Tearing Apart an HSD Spindle for Maintenance

Is it worth doing your own spindle bearing replacements? June 17, 2009

Has anyone taking apart an HSD Spindle to clean the bearings?

Forum Responses
(CNC Forum)
From contributor K:
If you go to the trouble to take apart a spindle just install new bearings. Don't try to clean the old ones - they are worn out.

From contributor D:
We've been faced with the task before and have opted to drop the entire router and send down to HSD in FLA for a rebuild. Unless you're real good and balancing, running it in, and keeping everything clean it seems like a worthwhile investment to let them do it.

From contributor W:
I had to take mine apart this year to replace the cartridge. Not too bad of a job, the only problem I have, the db level seems to be higher with the new spindle. I liked the noise level of the old one but the bearings had started making a little noise.

From contributor N:
I recently (several months ago) replaced the bearings on my Rover 23. The first time an upper bearing failed within two days. I gave it a second go as the bearings were cheap enough and it only takes 1hr to do. I had already made a tool to hold the collet clamp in place to remove the release shaft. I had read on the bearing website that the bearings need to be broken in. I didn't do this the first time. I made a program that started the spindle speed at 5,000 rpm and increased it by 2,000 every 15 minutes until it reached 20,000. It didn't like going under 5,000 for more than a few minutes. I also used grease by Dow Corning made for high speed spindles. Itís worked great since then and has been screaming its head off all day with no troubles so far and is quieter than ever before. It was to be a $6,000 plus exercise to exchange it so I thought I'd give it a go myself. It is after all just a motor, not a space shuttle. If it fails again, I'd probably give it one more try before passing it on.

The comments below were added after this Forum discussion was archived as a Knowledge Base article (add your comment).

Comment from contributor A:
To anyone thinking about having a go, I say do it. There are a bunch of companies out there that no doubt do a good job, but in my humble opinion may have been slightly exaggerating the difficulty. They talk at length about how they will check it, polish it, re-balance it, test the windings, read it a bedtime story and tuck it up in bed. Actually, I'd rather they just changed the bearings and saved me a few dollars.

Anyway, after a short lived and expensive rebuild we decided to do it ourselves. This was a 6.8KW, HSD with an ISO30 toolholder.

Here's what we found: The upper bearings are generally fine, it's the lower bearings that seem to go first. The one nearest the nose in particular is more prone to dust (especially if the professional rebuild you had done forgets to open up the air bleed control, misses out the grub screw in the cross-drill, etc.).

You'll need to remove the cover off the top. There is an HSD booklet on how to strip out the spindle cartridge, but before you get that far it is easier to remove the outer bearing retainer while the cartridge is still attached to the motor as it is nicely held. There is a cross-drilling in the front bearing holder where the air is bled in to keep the spindle nose bearing clean. On the other side is a drilling with a grub-screw deep in a hole. Loosen that grub-screw and remove it. Without this, you wonít be able to remove the retainer collar.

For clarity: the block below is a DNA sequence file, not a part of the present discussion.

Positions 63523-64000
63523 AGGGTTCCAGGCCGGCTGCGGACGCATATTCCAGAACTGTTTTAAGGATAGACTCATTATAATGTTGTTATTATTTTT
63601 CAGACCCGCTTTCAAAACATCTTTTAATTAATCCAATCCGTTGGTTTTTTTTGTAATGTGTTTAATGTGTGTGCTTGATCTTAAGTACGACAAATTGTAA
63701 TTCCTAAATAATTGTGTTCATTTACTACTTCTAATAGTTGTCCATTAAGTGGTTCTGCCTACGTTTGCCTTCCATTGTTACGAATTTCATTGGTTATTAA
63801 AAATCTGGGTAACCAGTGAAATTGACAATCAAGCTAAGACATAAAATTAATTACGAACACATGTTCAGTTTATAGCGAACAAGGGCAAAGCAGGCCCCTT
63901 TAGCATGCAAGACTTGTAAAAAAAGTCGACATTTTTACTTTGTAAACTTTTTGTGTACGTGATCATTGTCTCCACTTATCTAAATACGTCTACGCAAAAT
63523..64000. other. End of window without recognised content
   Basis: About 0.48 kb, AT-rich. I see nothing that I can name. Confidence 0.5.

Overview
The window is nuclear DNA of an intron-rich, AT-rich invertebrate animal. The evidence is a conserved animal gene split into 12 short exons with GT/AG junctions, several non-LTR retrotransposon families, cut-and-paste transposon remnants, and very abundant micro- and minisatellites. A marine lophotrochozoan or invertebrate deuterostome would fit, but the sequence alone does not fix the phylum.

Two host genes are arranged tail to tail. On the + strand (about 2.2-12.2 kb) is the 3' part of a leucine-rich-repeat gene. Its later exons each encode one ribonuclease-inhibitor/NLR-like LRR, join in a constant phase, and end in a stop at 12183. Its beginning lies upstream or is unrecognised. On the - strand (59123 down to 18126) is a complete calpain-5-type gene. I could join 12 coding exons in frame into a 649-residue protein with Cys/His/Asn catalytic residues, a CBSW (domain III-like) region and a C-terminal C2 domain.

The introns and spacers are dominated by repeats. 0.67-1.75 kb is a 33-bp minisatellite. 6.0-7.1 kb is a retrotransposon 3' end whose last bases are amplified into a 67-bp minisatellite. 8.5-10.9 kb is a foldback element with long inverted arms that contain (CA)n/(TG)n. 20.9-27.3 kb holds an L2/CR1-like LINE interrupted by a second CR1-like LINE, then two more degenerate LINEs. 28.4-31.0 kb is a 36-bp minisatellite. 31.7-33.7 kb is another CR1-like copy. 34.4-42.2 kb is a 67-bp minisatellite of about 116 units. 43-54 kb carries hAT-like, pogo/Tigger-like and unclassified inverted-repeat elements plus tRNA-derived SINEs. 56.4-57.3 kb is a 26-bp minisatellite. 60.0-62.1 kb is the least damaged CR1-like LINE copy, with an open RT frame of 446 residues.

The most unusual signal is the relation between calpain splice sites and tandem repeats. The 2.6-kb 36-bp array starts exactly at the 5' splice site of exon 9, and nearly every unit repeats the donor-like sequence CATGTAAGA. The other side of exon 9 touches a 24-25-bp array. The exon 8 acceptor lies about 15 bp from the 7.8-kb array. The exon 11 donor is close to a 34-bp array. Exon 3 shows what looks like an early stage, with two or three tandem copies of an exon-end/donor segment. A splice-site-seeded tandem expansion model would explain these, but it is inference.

Next, undo the front bearing retaining collar. Itís the collar with four pin holes around the spindle nose. We had a tool made with four hardened pins and a 10mm plate with a hole that matched the spindle nose.


It is tight too, so be prepared to put a bit of pressure on.

When it is loose remove the retaining collar. Now set about removing the cartridge from the motor. You will find instructions in the HSD handbook on the web. Basically you unscrew the six bolts in the front bearing holder and use them in the alternate holes to push the bearing holder off the motor. You may need to use some bolts to hold the two retainer plates at the top of the spindle out of the way.

So the cartridge is out - now remove the inner bearing retainer. If you slide the outer bearing holder back up the shaft you will see the four holes around the spindle nose. I used the tool we made, put four hardened pins in the side holes and let them engage the hardened pins on the tool. This is a normal RIGHT HAND thread, just unscrew it.

There you go - bearings out, and the rebuild is a reverse of the disassembly process, as indicated in all the best manuals.

The bearings in ours are SKF 7007 CE/P4ADGB 15 degree angular contact bearings which are about $200- $300 a set. They are an opposed pair so be sure to mount them with the engraved faces facing towards each other in a back to back configuration. Clean up the labyrinth seals in thinners, clean the bearing spacer, drop your new bearings in and away you go. We actually have put in some standard 7007 CDUP4 bearings. These are a lower spec, but still a very high quality precision bearing pair. They are rated to 20,000 RPM so they should be ok as we rarely run that fast. They are only about $60- $100 a pair, so if they fail early I'm not that bothered. Do get a precision matched pair though, not just a couple of regular angular contact bearings. In theory, you are supposed to clock them in, adjusting their relative rotation for the position that runs truest. Not sure if itís going to make a big difference here.

All in all itís about an hour to strip it down, not exactly the worldís worst problem to solve. We were charged $1850 last time and they left the air bleed system closed down and a grubscrew missing, so the front bearing got dust contaminated. I feel that not only have I saved money, I may have even done a better job!